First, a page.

Publisher's View: Legacy
By Steven J. Moss
To understand City government’s priorities, take the following multiple choice quiz. When Ed Lee talks about what he wants to be his “legacy” as mayor, he’s referring to which of the following:
San Francisco’s 6,500 homeless individuals.
Potrero Hill, where a new city is emerging.
Muni is the Liz Taylor of policy problems. Married and divorced many times, with each suitor leaving behind expensive baubles – like the Central Subway – in exchange for their failed efforts. Meanwhile, the system gets older and crankier. Who can blame a mayor’s eye from wandering to an emerging transportation starlet – City CarShare, Uber or SideCar – before getting bored and moving on to the next new thing?
The homeless issue is like a bad date. The principals themselves often resist assistance. Sometimes they smell bad. And when they are ultimately housed, many of them backslide to the streets, or are replaced by new homeless imported from Illinois, or Santa Cruz, making the whole enterprise Sisyphusian. It takes a politician with a Messiah-complex to take on this public problem; which is why former mayor Gavin Newsom made some progress with it.
It requires creativity to see a legacy opportunity in the copious development emerging in Southside San Francisco. The neighborhoods themselves have historically been home to the work boots and apron set; fun people to party with, once and a while, but a long-term relationship? Forget about it. Unlike a redevelopment project, a mayor can’t just bulldoze away the existing 19th and 20th century buildings and people and create a “jazz district,” or health care money machine. It’d take a lot of work – and resources – to orchestra the myriad building projects and associated public infrastructure needs into something cohesive, authentic, and community friendly. Other mayors – in Chicago and New York – have found this kind of challenge intriguing, but San Francisco tends towards less complicated policy goals.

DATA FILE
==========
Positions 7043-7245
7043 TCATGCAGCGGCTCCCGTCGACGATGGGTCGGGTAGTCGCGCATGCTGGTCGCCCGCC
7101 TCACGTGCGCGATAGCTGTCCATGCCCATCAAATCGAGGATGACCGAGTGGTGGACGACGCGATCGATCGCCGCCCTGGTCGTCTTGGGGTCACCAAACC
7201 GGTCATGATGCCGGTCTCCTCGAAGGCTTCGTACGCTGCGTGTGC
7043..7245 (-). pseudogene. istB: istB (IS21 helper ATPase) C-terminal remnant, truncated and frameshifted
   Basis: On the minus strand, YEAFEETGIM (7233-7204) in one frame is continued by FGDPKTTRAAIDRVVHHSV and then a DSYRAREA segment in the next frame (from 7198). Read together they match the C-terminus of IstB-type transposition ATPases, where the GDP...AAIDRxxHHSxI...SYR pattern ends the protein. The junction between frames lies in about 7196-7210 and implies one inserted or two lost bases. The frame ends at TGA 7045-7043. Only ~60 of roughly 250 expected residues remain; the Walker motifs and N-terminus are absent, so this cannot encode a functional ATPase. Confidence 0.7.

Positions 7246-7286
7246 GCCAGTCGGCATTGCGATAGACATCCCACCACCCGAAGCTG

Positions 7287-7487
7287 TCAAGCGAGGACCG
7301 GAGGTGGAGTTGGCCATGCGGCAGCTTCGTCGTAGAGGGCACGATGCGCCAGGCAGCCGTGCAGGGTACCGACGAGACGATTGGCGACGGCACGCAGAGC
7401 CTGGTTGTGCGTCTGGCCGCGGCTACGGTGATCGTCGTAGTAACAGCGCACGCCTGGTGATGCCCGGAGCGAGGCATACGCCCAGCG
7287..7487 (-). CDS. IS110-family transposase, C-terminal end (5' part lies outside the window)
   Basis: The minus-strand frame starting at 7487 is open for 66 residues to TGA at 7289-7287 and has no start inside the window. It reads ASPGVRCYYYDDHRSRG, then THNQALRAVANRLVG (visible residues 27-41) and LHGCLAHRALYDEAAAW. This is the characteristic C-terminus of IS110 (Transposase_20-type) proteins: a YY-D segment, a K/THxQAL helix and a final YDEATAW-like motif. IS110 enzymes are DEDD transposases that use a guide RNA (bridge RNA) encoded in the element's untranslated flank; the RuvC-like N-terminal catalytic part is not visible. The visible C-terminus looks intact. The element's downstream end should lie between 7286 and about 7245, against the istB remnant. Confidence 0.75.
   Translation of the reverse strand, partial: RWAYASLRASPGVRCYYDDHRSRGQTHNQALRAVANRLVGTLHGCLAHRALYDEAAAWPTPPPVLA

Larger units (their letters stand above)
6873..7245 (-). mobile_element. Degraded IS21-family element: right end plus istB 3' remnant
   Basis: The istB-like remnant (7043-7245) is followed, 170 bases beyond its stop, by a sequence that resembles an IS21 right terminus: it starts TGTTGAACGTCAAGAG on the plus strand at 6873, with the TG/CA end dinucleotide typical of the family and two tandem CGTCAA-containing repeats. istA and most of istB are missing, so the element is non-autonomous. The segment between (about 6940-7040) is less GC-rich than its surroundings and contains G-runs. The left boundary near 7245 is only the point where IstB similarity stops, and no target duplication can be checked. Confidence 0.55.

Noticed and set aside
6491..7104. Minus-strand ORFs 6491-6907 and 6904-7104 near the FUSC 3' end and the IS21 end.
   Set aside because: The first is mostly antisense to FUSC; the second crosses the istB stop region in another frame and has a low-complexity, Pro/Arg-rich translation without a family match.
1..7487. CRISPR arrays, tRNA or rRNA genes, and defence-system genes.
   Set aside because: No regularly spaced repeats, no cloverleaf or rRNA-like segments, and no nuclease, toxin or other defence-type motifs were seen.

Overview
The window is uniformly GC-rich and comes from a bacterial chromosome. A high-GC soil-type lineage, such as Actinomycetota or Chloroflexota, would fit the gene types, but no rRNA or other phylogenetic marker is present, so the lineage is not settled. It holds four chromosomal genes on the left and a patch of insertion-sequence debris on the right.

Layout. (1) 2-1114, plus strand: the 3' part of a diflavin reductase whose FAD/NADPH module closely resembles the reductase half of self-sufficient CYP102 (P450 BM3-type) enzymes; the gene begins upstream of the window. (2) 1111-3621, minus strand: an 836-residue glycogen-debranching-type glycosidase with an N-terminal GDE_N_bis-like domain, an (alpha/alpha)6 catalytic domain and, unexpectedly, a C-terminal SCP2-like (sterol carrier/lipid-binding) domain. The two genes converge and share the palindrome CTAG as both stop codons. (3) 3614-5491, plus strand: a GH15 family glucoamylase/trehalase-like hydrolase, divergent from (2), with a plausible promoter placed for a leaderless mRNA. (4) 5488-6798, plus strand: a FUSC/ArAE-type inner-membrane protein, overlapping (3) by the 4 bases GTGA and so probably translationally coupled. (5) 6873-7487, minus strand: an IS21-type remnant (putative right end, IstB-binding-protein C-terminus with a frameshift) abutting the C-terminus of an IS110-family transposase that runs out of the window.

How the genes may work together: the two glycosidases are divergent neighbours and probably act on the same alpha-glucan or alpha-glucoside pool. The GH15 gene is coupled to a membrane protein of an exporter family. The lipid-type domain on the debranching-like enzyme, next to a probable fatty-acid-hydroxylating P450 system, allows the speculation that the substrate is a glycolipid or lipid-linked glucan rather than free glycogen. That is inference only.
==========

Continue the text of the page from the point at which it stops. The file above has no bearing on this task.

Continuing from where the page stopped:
Taking on clothing optional people in the Castro requires a politician to spend time with angry naked people, who often might be gesticulating furiously, with whichever body part is most easily available. Next!
Two words describe a mayor’s likely attitude towards building a waterfront stadium: trophy wife. And Golden State seems to be the perfect Warrior Girl. She’s a teenage sweetheart who eloped with someone else, in 1971 running off with that ruffian, Oakland. She claims to love San Francisco for who we are, not for our money, providing huskily whispered assurances that no fancy trinkets are needed to lure her back into our municipal arms. Sure, she may bring with her some pesky traffic congestion, and block access and views to the Bay, but think about how awesome she’ll look through a television camera mounted on a blimp, sparkling Bay water or a twinkling downtown skyline framing her in the background. And she’ll probably be willing to continue to hold a successful mayor’s hand long after he’s left office.
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